Comment Last Three
June 22, 2009
Arizona considers tougher immigration laws to combat what weak-minded politicians in Washington, DC do not want to do. Also, it took the ex-governor of Arizona to leave the state so this policy could be promoted. As America's busiest immigrant-smuggling hub, Arizona has earned the distinction as a place that's tough on people who sneak across the border.
Under Arizona's proposed trespassing provision, a first offense would be a top-tier misdemeanor punishable by up to six months in jail. Subsequent violations would be a felony that could carry a penalty of up to 2 1/2 years in prison.
The proposal, which has cleared the state Senate and is being considered by the House, would require police to try to determine people's immigration status when they have reasonable suspicions that a person doesn't have legal status.
And, if approved, Arizona would become the only state to criminalize the presence of illegal immigrants through an expansion of its trespassing law. Immigrant rights advocates predict it would lead to racial profiling that would target thousands of Hispanics who are U.S. citizens, but this just totally false.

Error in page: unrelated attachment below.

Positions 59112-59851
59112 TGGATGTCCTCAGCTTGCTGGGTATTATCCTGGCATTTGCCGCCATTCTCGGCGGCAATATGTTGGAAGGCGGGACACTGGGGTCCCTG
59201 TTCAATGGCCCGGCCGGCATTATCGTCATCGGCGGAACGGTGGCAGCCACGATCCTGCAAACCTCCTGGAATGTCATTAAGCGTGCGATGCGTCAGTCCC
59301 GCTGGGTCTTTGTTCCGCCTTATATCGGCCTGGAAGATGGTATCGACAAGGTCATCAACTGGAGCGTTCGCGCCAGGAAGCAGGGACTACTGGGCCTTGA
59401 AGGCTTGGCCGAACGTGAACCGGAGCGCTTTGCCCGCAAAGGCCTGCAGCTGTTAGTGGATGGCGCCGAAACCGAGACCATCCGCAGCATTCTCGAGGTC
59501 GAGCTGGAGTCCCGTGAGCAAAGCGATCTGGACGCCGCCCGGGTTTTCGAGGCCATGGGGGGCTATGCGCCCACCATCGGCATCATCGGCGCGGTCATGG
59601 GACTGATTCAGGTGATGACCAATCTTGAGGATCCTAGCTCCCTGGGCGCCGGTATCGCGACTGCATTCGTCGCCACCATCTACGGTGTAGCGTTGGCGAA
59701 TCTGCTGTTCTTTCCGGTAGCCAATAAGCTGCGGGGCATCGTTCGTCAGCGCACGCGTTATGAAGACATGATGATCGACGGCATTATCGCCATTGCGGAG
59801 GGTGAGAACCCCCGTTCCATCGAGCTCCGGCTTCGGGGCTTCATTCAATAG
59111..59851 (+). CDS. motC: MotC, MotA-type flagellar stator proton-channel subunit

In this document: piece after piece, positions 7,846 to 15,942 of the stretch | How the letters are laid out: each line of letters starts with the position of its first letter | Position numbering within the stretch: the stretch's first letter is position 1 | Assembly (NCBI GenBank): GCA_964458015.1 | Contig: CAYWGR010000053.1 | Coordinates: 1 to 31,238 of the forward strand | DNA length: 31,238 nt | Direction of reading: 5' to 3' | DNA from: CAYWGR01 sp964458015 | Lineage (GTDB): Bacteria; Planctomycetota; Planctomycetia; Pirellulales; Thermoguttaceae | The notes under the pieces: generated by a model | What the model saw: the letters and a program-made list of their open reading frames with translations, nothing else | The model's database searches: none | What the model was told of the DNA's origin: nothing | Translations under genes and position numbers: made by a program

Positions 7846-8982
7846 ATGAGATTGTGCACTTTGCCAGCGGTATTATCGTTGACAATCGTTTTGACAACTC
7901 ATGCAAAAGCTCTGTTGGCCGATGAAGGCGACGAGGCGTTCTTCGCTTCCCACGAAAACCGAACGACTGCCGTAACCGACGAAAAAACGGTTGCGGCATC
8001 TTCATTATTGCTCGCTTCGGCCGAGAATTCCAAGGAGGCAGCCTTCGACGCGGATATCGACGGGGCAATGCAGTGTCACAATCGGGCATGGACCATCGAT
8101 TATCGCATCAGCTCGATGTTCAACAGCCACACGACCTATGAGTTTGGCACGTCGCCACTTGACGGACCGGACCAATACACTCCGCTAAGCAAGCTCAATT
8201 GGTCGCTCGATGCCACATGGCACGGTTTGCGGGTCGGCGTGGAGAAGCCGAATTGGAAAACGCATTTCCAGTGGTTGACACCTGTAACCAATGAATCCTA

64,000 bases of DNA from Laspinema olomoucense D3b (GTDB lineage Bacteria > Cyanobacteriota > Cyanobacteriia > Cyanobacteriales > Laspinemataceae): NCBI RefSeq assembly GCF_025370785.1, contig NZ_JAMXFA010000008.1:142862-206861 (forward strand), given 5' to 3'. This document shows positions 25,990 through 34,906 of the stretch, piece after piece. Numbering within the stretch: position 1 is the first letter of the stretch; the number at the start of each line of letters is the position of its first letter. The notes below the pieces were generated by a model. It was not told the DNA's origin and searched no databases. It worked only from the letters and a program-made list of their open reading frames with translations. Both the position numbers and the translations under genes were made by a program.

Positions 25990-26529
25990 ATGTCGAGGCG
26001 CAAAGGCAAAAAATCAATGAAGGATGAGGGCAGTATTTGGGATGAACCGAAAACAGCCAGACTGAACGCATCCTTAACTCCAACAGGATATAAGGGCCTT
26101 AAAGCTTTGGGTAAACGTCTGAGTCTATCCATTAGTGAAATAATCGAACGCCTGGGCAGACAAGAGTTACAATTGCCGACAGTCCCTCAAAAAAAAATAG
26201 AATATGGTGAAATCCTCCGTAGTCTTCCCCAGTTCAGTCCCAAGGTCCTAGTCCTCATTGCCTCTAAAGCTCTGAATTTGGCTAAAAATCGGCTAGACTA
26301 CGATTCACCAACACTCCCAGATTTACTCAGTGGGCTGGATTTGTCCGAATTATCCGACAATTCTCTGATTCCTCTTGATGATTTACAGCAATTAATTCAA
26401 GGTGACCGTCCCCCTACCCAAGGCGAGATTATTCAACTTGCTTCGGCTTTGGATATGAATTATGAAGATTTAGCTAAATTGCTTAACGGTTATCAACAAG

Some local politicians "don't have the courage to stand up for their citizens," said state Sen. Russell Pearce of Mesa, the bill's sponsor. The measure cleared the Senate on a 16-12 vote on June 15 and is being considered by the House. The proposed trespassing provision is similar to proposals vetoed in 2006 by then-Gov. Janet Napolitano, who said she opposed turning all immigrants who sneaked into the state into criminals.
Maricopa County Attorney Andrew Thomas, whose office helped draft the bill, said even though the federal government has the authority to regulate immigration, states have broad police powers that allow them to contribute to the fight against illegal immigration. "The argument that the states can't do anything to combat illegal immigration is just wrong," Mr. Thomas said.
The federal government should allow states to control the issue since they (federal elected officials) do NOT want to enfore the law, which is in our national interest.